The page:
Posted by Robert on May 16, 2011
This is a guest post by Robert, who lives in Calgary and works as a financial adviser. He is married, has three kids and plans to retire at age 35. Robert and his wife then plan to return to school and become teachers, eventually living and working overseas.
We had some friends over on Saturday and, while our kids played on the playground, we chatted. Money doesn’t come up often in conversation, as a topic, but it seems to lurk behind a lot of the decisions we make. Our friends explained a choice they’ve made that tells us they’re addicted to income.
She stays home with the kids, while her husband works as a teacher. Teachers in Alberta make a very good income, but he works long hours, doing extra-curricular activities and coaching. The benefit, of course, is the two months vacation during the summer. I can only assume that his monthly income covers all (and just) their monthly living expenses.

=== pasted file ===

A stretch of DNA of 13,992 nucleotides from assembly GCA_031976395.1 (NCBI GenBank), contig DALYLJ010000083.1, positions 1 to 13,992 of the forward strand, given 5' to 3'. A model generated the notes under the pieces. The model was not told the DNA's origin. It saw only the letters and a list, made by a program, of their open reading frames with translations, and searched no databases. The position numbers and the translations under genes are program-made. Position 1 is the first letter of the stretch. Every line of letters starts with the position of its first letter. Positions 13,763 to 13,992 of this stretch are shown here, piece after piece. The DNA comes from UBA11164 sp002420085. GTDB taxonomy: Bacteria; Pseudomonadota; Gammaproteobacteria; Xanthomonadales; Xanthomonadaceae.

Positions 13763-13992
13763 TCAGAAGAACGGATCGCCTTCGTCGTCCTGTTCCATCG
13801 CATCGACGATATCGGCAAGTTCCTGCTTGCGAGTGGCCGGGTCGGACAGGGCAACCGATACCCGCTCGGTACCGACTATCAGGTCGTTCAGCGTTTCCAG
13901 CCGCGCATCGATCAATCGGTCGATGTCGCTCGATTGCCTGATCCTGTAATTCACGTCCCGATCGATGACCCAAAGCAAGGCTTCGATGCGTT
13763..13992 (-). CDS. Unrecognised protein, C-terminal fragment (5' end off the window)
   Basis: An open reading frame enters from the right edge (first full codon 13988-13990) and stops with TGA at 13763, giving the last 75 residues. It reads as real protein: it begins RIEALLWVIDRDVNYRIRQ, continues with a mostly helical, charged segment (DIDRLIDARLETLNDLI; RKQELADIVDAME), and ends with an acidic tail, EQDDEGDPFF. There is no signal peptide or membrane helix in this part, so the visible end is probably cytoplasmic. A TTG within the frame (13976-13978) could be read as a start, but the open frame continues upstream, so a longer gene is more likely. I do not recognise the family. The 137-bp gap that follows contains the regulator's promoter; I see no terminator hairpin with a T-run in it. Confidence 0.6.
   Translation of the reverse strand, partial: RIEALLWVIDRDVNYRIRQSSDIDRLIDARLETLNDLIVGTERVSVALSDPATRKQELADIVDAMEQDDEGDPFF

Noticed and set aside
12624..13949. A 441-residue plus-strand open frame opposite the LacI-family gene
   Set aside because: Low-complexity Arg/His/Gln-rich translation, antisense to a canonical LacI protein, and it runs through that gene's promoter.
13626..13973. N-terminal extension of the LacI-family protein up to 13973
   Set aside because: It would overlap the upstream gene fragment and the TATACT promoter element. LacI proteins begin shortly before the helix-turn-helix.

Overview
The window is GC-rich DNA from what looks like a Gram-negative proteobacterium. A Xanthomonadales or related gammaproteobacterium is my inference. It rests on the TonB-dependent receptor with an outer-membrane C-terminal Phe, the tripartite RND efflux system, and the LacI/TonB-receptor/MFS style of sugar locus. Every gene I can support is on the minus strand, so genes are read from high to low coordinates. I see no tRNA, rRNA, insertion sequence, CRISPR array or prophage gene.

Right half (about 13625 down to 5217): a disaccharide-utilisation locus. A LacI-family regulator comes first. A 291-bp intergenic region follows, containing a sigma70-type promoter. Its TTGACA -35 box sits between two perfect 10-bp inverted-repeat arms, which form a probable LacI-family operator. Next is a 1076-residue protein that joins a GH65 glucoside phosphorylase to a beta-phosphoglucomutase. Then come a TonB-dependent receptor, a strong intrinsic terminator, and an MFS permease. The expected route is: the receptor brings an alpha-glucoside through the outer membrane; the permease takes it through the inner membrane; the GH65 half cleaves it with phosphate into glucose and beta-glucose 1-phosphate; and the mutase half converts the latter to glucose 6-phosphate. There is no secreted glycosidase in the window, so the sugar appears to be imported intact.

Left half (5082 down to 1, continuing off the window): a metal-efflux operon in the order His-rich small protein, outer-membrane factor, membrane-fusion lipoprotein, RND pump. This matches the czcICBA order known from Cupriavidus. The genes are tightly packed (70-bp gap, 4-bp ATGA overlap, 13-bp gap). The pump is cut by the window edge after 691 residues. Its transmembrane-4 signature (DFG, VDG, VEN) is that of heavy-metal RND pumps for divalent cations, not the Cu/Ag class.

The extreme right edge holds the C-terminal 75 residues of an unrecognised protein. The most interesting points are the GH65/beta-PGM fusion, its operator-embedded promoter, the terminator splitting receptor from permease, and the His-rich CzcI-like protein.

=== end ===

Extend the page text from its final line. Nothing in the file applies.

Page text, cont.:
But because of his ability, he works as a tour guide, away from his family, for five weeks in the summer. And they explained that the income is really nice. Each year, they’ve been able to complete a project on their house, using the extra income from the extra five weeks of work. There is nothing wrong with working a second job, or doing extra work for extra income. That can make a lot of economic sense.
But they said that those five weeks are really hard. It’s hard for the family to be apart and it’s hard for him to leave for five weeks each year. From the way they talked, I got the the distinct impression that they’d rather not do it again. “But,” they added, “the money sure is nice.”
And that’s when I realized that, to some extent, they’re addicted to the income. They are making choices that don’t feel right, choosing to do something they’d rather not, just for the money. Without discipline, our spending will always expand to use all available income. Living on much less than I earn has helped me to maintain my spending discipline and not get addicted to income.
Have you been addicted to income? Have you made a choice you’d rather not, just for the money?